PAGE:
When Rosalie, a guest at the July 2015 ROADSHOW in Cleveland, showed her oil-on-board portrait to appraiser Alasdair Nichol, she was quick to admit she knew very little about it, its painter, or its subject.

Nichol recognized the picture as a work by John Hauser, a painter who became renowned for his portraits of Native Americans around the turn of the 20th century. (Watch the appraisal ») In addition to an artist's signature, the painting also bears an inscription that reads "JOE BLACK FOX — SIOUX." But who was Joe Black Fox?

It appears that not much is known about his life beyond the fact that he was a Sioux chief who was recruited at some point, along with other members of his extended family, to be performers in William "Buffalo Bill" Cody's traveling Wild West shows, which launched in 1883 and toured the United States and Europe for the better part of 30 years.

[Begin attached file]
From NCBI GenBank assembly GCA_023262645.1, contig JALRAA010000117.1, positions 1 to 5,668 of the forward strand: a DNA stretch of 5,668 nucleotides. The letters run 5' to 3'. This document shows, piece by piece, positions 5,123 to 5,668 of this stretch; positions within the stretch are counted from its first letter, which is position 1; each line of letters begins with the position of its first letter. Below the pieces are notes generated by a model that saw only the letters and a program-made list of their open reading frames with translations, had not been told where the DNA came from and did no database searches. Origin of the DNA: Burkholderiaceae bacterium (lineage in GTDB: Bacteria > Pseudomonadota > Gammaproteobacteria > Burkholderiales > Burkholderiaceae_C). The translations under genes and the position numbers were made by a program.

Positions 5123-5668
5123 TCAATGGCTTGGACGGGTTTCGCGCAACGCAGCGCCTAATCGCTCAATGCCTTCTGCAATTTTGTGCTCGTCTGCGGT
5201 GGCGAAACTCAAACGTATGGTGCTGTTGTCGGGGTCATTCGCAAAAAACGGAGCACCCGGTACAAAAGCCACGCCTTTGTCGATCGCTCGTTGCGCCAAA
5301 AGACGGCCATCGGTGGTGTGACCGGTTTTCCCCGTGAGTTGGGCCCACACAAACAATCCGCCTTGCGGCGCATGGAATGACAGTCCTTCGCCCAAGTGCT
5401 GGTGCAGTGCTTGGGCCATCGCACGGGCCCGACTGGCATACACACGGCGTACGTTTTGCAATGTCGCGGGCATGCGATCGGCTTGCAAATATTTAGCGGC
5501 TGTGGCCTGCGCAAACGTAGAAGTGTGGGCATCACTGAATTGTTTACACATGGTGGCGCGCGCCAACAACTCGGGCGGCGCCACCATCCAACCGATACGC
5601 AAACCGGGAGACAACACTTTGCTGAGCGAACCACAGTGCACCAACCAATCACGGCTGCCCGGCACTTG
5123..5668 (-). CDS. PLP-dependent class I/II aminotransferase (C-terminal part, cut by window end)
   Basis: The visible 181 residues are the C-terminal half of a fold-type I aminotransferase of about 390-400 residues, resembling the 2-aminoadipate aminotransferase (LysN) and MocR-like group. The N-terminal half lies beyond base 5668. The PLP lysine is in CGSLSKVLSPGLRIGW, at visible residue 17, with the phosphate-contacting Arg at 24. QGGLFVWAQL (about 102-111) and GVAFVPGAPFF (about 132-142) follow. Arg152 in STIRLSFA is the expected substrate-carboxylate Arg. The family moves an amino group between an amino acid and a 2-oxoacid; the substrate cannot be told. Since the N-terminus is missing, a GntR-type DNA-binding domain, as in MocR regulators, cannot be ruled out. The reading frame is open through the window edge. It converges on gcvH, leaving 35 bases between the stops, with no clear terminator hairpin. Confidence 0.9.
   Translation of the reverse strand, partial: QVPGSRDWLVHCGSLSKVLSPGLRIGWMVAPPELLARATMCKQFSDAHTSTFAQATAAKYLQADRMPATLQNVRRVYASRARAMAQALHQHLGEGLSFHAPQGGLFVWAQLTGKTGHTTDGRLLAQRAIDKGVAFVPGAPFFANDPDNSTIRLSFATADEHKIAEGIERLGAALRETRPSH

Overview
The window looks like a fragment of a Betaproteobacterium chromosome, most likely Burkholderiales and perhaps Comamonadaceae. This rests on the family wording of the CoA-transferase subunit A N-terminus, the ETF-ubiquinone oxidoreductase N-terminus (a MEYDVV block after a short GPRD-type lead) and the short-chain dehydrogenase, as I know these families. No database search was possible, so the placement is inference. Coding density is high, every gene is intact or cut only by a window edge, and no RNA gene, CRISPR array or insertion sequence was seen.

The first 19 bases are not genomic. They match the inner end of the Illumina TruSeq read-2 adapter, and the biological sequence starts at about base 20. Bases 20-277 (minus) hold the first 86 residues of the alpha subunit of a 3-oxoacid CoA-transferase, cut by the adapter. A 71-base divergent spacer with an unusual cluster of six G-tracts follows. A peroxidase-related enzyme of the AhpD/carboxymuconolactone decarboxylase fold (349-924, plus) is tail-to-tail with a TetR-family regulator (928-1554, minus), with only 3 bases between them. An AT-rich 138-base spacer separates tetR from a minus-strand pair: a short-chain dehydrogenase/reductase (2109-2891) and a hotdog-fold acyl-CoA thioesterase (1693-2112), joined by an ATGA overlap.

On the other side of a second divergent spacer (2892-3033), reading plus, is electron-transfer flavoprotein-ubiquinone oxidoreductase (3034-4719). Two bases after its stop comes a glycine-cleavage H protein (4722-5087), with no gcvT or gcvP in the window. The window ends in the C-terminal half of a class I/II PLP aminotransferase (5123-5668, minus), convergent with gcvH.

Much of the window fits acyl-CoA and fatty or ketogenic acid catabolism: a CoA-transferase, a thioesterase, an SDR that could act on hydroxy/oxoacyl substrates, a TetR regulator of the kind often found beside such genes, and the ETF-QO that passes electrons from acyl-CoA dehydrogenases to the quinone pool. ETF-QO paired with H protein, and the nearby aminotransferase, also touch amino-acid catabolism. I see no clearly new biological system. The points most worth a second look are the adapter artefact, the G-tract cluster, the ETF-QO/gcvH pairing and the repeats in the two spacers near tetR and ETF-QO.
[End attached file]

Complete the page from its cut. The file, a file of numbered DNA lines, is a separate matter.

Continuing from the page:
Beginning in 1898, many of the American Indians who performed in Cody's Wild West shows were photographed by Gertrude Kasëbier, who had developed a lifelong affection for Indian culture during her youth in Colorado. From her studio in Manhattan, Kasëbier created hundreds of poignant portraits as Cody's performers traveled through New York.

One of Kasëbier's portraits of Chief Black Fox depicts the man in a formal light, posed to reflect the dignity of a chief, gazing into the distance, arrayed in magnificent headgear. Yet another, informal portrait implies a less rigid — and possibly even mischievous — personality. Wrapped in a blanket and holding a lit cigarette, he casts a side-eye glance at the camera, betraying the merest hint of a smile.

Chief Joe Black Fox. Original photo by Gertrude Käsebier, ca. 1900. (Image source: Library of Congress).

Related

Commentary on "Chief Joe Black Fox, Sioux Indian," by Michelle Delaney, Smithsonian Institution. Delaney compiled a book of Gertrude Kasëbier's photographs of American Indians, entitled Buffalo Bill's Wild West Warriors (2007).

Image source for Joe Black Fox photograph: Library of Congress